He gave the Sign to weigh; we break our sleep;
Forsake the pleasing Shore, and plow the Deep.
And now the rising Morn, with rosie light
Adorns the Skies, and puts the Stars to flight:
When we from far, like bluish Mists, descry
The Hills, and then the Plains of Italy .
Achates first pronounc'd the Joyful Sound;
Then Italy the chearful Crew rebound.
My Sire Anchises crown'd a Cup with Wine:
And off'ring, thus implor'd the Pow'rs Divine.
Ye Gods, presiding over Lands and Seas,
And you who raging Winds and Waves appease,
Breath on our swelling Sails a prosp'rous Wind:
And smooth our Passage to the Port assign'd.
The gentle Gales their flagging force renew;
And now the happy Harbour is in view.
Minerva 's Temple then salutes our sight;
Plac'd, as a Land-mark, on the Mountains height:
We furl our Sails, and turn the Prows to shore;
The curling Waters round the Galleys roar:
The Land lies open to the raging East,
Then, bending like a Bow, with Rocks compress'd,
Shuts out the Storms; the Winds and Waves complain,
And vent their malice on the Cliffs in vain.
The Port lies hid within; on either side
Two Tow'ring Rocks the narrow mouth divide.
The Temple, which aloft we view'd before,
To distance flies, and seems to shun the Shore.
Scarce landed, the first Omens I beheld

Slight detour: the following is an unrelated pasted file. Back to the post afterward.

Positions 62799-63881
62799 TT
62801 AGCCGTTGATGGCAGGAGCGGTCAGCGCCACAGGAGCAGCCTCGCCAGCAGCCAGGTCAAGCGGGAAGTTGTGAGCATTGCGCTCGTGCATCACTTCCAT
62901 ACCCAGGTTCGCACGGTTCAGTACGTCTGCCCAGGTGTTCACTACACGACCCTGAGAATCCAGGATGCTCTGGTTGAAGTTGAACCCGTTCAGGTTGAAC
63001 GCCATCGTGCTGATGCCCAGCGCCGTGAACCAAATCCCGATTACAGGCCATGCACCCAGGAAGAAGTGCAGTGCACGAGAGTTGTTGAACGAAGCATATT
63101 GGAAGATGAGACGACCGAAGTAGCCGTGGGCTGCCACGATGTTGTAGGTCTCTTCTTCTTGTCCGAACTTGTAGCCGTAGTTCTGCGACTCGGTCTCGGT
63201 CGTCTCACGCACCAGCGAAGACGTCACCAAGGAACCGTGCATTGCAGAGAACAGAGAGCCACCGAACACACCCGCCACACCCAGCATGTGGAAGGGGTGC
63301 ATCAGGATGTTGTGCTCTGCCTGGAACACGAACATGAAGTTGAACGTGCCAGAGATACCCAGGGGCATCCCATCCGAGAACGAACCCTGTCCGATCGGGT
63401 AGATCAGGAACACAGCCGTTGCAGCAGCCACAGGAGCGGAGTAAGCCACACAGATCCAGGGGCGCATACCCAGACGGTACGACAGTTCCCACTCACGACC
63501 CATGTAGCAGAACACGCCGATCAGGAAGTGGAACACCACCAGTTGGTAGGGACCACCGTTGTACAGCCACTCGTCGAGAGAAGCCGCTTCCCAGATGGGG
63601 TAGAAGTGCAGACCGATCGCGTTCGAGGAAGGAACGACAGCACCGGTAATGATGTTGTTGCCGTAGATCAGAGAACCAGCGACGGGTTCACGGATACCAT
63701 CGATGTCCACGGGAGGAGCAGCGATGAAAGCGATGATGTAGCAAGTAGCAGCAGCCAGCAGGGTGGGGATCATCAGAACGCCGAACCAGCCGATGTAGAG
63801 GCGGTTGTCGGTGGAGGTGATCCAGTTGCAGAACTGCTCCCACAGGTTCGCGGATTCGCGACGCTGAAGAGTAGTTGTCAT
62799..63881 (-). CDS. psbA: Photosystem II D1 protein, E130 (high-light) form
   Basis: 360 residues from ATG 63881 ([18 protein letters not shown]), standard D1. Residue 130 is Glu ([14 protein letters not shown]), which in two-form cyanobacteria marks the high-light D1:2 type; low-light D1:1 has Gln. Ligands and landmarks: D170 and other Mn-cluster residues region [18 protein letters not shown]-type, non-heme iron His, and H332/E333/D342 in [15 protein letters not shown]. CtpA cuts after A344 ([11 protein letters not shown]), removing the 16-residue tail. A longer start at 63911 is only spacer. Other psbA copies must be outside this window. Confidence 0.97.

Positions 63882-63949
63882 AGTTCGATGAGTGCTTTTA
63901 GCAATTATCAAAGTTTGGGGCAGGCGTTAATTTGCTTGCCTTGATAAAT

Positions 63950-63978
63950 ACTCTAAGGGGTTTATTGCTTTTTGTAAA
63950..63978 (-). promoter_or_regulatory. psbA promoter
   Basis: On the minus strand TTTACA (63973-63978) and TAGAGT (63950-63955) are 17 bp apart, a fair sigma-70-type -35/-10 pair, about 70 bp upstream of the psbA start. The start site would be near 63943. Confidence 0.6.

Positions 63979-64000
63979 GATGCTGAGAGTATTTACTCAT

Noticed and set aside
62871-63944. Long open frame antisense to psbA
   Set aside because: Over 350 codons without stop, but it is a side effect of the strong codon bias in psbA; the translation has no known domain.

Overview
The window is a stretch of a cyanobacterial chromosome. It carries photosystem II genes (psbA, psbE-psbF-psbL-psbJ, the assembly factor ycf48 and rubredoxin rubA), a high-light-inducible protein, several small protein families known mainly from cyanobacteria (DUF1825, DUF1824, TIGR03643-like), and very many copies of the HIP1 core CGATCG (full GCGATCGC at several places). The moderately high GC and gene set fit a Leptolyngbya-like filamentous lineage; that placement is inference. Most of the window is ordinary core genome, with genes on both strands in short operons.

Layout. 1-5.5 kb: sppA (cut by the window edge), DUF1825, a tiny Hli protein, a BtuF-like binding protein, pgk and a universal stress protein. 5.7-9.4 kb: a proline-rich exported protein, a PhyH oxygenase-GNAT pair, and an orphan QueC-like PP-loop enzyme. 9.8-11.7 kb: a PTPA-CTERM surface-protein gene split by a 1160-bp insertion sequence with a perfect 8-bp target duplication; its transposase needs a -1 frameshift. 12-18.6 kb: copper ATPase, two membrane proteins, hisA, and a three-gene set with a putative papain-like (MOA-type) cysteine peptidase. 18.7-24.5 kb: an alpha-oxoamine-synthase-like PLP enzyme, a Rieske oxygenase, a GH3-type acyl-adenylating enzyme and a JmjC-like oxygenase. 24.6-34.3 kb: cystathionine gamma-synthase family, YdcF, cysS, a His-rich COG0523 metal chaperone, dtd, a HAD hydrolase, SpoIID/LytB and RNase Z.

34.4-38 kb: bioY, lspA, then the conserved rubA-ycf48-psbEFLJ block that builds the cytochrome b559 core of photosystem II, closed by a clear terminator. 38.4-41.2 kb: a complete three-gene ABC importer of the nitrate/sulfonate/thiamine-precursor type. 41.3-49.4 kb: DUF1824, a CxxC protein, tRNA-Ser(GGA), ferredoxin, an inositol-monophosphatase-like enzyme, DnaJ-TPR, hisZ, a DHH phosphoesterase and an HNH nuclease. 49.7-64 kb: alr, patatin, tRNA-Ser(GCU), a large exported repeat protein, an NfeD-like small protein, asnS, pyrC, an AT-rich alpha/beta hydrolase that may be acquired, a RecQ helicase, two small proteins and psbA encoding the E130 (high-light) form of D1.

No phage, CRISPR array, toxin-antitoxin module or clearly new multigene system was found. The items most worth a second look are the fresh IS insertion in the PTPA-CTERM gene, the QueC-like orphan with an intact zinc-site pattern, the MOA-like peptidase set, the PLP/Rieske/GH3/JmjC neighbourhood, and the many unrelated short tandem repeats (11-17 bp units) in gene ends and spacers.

Were four white Steeds that crop'd the flow'ry Field.
War, War is threaten'd from this Forreign Ground,
(My Father cry'd) where warlike Steeds are found.
Yet, since reclaim'd to Chariots they submit,
And bend to stubborn Yokes, and champ the Bitt,
Peace may succeed to War. Our way we bend
To Pallas , and the sacred Hill ascend.
There, prostrate to the fierce Virago pray;
Whose Temple was the Land-Mark of our way.
Each with a Phrygian Mantle veil'd his Head;
And all Commands of Helenus obey'd;
And pious Rites to Grecian Juno paid.
These dues perform'd, we stretch our Sails, and stand
To Sea, forsaking that suspected Land.
From hence Tarentum 's Bay appears in view;
For Hercules renown'd, if Fame be true.
Just opposite, Lacinian Juno stands;
Caulonian Tow'rs and Scylacæan Strands,
For Shipwrecks fear'd: Mount Ætna thence we spy,
Known by the smoaky Flames which Cloud the Skie.
Far off we hear the Waves, with surly sound
Invade the Rocks, the Rocks their groans rebound.
The Billows break upon the sounding Strand;
And rowl the rising Tide, impure with Sand.
Then thus Anchises , in Experience old,
'Tis that Charibdis which the Seer foretold:
And those the promis'd Rocks; bear off to Sea:
With haste the frighted Mariners obey.
First Palinurus to the Larboor'd veer'd;
Then all the Fleet by his Example steer'd.
To Heav'n aloft on ridgy Waves we ride;
Then down to Hell descend, when they divide.
And thrice our Gallies knock'd the stony ground,
And thrice the hollow Rocks return'd the sound,
And thrice we saw the Stars, that stood with dews around.
The flagging Winds forsook us, with the Sun;
And weary'd, on Cyclopean Shores we run.